"May I ask why?"
         "Here, yes. Once we are in the city, do not speak unless spoken to. And the reason why you must carry Liu Kang alone is that it would appear strange if I were to help you. The higher in rank a servant of the Master is, the less he or she is expected to assist inferiors. I am the Master's Left Hand; you are an outsider. Your status is absolutely inferior to that of everyone else. Inferiors are always expected to be completely subservient. If you have any other questions, now is the time to ask them."
         "Yes. Is everyone in Shokan into this bondage-submission thing?"
         "Don't try to be funny."
         "I don't get to do that either, hm?"
         "Just follow me, and for the Master's sake, keep your wits about you."
         The hooded guards near the outer gate stepped aside to let us pass. I risked a quick glance behind me, to see how Kung Lao was doing. His hat was down so low that its shadow reached his chin. He did not look to either side as he plodded forward, with the unconscious monk slung over his left shoulder. The guards watched him carefully. I noticed that he'd wrapped his traveler's sash around himself, like a one-piece robe of sorts, hiding the scarlet character on his garments. Good idea, I thought. The last thing either of us needed was for his outlandish garb to attract unwanted attention.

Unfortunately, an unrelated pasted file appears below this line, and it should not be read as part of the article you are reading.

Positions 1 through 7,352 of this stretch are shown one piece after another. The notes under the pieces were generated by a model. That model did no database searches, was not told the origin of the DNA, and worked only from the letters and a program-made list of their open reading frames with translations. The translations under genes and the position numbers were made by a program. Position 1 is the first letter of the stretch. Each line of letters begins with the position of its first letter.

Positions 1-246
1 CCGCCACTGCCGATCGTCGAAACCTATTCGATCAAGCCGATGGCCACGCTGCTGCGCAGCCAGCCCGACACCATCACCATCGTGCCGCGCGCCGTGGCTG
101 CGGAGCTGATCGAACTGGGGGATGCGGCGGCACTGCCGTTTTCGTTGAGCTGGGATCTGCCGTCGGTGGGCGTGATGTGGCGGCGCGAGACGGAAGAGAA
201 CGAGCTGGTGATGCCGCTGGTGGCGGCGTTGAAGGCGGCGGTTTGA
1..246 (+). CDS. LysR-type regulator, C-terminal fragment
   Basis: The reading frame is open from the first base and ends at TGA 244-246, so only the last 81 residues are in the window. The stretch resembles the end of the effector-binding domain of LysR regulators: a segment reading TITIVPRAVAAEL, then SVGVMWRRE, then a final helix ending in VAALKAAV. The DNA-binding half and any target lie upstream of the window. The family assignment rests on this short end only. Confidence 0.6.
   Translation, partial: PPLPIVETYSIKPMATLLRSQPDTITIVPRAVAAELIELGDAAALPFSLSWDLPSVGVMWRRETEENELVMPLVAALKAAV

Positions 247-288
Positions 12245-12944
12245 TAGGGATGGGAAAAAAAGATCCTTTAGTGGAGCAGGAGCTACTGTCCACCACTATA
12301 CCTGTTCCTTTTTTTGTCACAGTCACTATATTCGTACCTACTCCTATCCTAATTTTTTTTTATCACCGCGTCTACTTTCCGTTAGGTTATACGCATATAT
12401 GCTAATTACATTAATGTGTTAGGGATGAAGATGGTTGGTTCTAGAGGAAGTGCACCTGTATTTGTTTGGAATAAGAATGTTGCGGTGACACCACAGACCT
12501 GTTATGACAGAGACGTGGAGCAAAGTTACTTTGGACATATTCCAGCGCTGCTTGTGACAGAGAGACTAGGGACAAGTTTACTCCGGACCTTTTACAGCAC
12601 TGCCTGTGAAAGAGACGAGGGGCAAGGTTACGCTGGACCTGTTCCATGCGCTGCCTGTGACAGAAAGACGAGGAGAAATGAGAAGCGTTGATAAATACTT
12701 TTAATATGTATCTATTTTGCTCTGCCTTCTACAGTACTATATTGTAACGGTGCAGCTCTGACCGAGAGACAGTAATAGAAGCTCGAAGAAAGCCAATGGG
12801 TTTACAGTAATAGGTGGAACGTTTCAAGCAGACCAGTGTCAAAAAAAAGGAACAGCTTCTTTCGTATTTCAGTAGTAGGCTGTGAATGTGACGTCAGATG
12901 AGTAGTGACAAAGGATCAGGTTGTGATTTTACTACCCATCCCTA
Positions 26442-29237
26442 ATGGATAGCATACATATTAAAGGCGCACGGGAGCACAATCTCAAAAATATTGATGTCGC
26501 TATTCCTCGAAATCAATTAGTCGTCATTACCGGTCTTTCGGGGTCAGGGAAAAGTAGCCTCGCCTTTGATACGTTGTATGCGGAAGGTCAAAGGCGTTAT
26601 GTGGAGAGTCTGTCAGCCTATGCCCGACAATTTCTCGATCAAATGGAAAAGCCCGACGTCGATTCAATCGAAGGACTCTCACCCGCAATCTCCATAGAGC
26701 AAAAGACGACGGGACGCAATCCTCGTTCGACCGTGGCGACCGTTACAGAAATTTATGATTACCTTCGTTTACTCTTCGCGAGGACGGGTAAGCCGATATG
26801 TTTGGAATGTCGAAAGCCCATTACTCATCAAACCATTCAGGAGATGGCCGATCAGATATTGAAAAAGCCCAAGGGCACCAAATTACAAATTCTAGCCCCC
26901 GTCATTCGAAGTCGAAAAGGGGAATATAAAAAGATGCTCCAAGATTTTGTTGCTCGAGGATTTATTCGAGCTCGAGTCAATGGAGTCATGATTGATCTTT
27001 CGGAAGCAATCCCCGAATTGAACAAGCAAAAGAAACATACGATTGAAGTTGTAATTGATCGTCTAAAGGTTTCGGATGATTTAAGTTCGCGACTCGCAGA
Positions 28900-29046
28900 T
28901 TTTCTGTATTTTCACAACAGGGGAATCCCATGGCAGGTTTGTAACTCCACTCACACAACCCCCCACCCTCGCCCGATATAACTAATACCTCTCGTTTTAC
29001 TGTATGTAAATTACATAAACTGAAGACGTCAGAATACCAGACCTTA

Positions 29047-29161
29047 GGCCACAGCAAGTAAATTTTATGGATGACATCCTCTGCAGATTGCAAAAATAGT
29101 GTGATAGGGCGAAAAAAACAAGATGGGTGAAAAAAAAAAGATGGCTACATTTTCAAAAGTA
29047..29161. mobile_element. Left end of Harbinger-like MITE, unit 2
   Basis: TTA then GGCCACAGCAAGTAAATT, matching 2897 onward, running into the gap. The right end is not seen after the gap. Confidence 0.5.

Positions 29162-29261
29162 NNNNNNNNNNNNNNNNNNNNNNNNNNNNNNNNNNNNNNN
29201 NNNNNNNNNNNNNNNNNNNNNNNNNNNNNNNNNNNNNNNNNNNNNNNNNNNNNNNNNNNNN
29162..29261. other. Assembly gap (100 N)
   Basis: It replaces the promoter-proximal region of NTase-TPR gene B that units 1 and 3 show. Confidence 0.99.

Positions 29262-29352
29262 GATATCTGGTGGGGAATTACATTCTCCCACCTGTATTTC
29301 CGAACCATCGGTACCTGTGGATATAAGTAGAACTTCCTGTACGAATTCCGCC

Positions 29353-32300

I set foot upon the network of long, thin bridges that cross the chasm between Shokan's gates and the city proper. Faint lights spaced along their edges illuminated my path, in addition to the glow of the rising moon. I walked slowly and carefully; the bridges had no safety rails, and to fall off would mean plummeting a few hundred feet to one's death on the hard stone below. There was a scattering of bodies in the pit beneath the bridge, evidence of fools who had not been careful enough when they crossed. By the Master's decree, their corpses lay where they had fallen, as a warning to others who would cross the bridge without taking due caution.